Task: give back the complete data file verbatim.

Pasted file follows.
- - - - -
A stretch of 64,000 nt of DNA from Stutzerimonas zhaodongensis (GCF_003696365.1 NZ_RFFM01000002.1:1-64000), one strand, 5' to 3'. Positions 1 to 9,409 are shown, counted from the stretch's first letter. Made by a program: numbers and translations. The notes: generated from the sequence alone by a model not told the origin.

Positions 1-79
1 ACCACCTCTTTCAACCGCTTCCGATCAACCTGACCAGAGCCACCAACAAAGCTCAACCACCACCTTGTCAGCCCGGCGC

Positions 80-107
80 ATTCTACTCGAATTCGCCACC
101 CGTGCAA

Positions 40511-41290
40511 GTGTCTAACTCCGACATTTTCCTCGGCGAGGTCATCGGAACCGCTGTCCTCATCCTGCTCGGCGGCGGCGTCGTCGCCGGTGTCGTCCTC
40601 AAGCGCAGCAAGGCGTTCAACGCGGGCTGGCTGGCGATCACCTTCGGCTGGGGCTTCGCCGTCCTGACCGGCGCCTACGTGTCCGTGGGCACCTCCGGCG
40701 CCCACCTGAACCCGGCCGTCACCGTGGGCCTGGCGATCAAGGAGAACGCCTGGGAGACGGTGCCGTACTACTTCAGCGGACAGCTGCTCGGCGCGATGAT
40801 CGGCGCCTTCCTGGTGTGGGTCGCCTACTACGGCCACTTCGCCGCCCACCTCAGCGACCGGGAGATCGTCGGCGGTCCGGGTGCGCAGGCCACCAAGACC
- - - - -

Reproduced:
A stretch of 64,000 nt of DNA from Stutzerimonas zhaodongensis (GCF_003696365.1 NZ_RFFM01000002.1:1-64000), one strand, 5' to 3'. Positions 1 to 9,409 are shown, counted from the stretch's first letter. Made by a program: numbers and translations. The notes: generated from the sequence alone by a model not told the origin.

Positions 1-79
1 ACCACCTCTTTCAACCGCTTCCGATCAACCTGACCAGAGCCACCAACAAAGCTCAACCACCACCTTGTCAGCCCGGCGC

Positions 80-107
80 ATTCTACTCGAATTCGCCACC
101 CGTGCAA

Positions 40511-41290
40511 GTGTCTAACTCCGACATTTTCCTCGGCGAGGTCATCGGAACCGCTGTCCTCATCCTGCTCGGCGGCGGCGTCGTCGCCGGTGTCGTCCTC
40601 AAGCGCAGCAAGGCGTTCAACGCGGGCTGGCTGGCGATCACCTTCGGCTGGGGCTTCGCCGTCCTGACCGGCGCCTACGTGTCCGTGGGCACCTCCGGCG
40701 CCCACCTGAACCCGGCCGTCACCGTGGGCCTGGCGATCAAGGAGAACGCCTGGGAGACGGTGCCGTACTACTTCAGCGGACAGCTGCTCGGCGCGATGAT
40801 CGGCGCCTTCCTGGTGTGGGTCGCCTACTACGGCCACTTCGCCGCCCACCTCAGCGACCGGGAGATCGTCGGCGGTCCGGGTGCGCAGGCCACCAAGACC